Last Friday afternoon, John Brumby made what seemed like a ridiculous statement, that Saturday could be "the worst day ever in the history of the state." A combination of very high temperatures, extreme winds and bushland dried out by years of drought certainly had potential for something very nasty, but did anyone really think it would happen?
There's been a lot of speculation that the reason for the staggering number of fatalities (it's currently 130 but is expected to go considerably higher) is due to the fact that people have forgotten Ash Wednesday. Not that it occurred, or that it was bad, but just how ferocious a fire can be.
I was at the beach - Airey's Inlet, where folks are rightly spooked by fire (it was almost entirely destroyed in 1983). We knew it would be hot and that fire danger was extreme, but we had the fire plan in order (kinda) and spent most of the day marvelling at the ludicrous heat.
With the radio on 774 listening for any mention of fires in the area, we were glued to the weather websites, getting excited with every notch of temperature. I put a thermometer outside to see how hot it was (if you look closely you'll see it reads 42ish).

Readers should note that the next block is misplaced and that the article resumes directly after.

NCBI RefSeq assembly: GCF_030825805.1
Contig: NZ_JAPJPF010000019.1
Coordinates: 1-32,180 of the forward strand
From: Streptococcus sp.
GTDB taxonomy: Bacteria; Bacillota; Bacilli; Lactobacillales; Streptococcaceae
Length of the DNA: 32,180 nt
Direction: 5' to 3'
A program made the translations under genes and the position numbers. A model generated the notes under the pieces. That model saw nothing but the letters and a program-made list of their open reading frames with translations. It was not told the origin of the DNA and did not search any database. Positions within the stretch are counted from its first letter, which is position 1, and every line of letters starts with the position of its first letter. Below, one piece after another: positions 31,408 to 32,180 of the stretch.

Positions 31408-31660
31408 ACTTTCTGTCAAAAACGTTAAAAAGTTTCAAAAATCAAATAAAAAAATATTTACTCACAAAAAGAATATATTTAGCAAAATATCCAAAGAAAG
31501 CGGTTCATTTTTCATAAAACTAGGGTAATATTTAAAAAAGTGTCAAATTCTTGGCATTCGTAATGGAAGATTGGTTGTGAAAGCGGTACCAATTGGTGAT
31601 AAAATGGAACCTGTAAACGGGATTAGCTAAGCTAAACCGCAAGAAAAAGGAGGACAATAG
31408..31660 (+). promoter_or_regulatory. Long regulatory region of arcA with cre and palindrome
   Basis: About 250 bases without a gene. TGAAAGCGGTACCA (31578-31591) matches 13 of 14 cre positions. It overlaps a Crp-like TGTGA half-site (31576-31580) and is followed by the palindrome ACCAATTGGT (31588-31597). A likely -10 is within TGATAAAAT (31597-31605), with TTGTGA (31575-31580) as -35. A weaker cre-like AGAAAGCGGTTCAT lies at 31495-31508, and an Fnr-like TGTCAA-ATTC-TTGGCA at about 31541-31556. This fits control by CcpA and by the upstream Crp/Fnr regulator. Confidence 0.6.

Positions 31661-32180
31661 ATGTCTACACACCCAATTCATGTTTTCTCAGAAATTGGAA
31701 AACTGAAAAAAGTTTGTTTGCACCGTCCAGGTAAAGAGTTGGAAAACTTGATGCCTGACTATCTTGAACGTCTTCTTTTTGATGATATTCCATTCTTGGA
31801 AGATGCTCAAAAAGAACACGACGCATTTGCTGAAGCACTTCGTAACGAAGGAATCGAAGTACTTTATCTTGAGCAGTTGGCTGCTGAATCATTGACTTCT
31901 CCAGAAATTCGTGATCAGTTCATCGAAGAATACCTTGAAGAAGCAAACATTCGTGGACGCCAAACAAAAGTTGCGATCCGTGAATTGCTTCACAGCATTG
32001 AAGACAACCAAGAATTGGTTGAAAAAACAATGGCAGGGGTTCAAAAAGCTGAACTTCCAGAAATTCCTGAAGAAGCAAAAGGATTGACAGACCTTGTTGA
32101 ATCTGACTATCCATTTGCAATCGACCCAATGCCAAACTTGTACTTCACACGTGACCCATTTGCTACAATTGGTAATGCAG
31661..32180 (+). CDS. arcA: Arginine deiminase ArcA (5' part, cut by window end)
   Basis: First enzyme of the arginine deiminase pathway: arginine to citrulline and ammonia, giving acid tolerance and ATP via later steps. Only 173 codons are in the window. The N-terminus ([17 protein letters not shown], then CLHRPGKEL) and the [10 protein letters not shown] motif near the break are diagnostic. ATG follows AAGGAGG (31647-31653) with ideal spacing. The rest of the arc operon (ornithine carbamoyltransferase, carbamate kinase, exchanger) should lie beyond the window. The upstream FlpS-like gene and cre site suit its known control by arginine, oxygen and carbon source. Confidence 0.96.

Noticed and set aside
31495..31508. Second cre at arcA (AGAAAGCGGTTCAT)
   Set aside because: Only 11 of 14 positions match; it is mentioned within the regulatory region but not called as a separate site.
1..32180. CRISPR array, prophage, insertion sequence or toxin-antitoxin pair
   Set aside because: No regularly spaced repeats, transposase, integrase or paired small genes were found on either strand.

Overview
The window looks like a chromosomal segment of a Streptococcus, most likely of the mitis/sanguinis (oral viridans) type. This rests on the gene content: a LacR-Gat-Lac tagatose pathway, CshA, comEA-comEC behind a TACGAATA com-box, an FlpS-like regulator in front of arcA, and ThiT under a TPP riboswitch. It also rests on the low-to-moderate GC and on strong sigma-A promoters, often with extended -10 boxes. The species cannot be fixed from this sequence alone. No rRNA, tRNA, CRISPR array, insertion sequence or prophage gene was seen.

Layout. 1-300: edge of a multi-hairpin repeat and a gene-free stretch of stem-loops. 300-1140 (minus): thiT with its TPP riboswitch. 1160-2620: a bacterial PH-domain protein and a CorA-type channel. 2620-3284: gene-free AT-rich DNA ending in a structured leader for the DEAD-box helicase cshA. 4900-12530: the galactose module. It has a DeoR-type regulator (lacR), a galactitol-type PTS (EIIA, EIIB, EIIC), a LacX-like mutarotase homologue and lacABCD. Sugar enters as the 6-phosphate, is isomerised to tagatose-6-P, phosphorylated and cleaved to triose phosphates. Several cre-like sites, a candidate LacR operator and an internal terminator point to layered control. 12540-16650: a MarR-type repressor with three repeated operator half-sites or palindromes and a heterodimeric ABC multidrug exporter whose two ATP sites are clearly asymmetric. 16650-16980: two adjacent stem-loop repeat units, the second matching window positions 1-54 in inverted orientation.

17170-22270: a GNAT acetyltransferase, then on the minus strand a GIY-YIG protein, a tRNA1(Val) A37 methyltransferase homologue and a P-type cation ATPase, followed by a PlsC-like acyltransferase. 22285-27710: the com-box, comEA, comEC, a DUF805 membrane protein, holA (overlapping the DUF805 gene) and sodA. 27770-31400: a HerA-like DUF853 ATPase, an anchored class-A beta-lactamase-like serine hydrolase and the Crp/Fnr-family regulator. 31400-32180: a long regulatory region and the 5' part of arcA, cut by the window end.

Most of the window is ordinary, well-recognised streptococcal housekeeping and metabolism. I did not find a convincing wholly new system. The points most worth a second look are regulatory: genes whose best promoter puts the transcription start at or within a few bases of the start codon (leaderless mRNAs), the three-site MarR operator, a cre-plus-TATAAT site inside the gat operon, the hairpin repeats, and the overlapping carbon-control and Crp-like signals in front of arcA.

I then stuck it in the sun to see how hot we could get it. It got to 49 and promptly died.
The birds were freaking out, just sitting under the eaves of the house making pathetic squawking noises (poor little buggers).
The air baked.
But the first sign that things were going to get bad was looking at the BOM radar to see what looked like rain bands in Gippsland. But it wasn't rain. It was smoke.
As the news rolled in that night the horror began to dawn. Whole towns were gone. Images of cars crashed and burned in the desperate, panicked attempt to get away. The stories of people dying by ones and twos, whole families, dogs, cats, old people, children. The initial estimates of 30 dead rapidly became obviously inadequate.
What became clear was that many of the people who died had made the decision to stay and fight - exactly the decision we had made earlier that day - but the ferocity of the front, the combination of heat, wind and incredibly low humidity suggests that there was nothing they could do. They died following the same advice that we thought would save us. Jesus.
The next morning we woke to an extraordinary sunrise accompanied by earth-shaking claps of thunder. Quite post-apocalyptic.
I suspect every Victorian will be affected by this, whether they know someone or have friends who have copped it, all of us will feel this for some time. It is a terribly sad thing.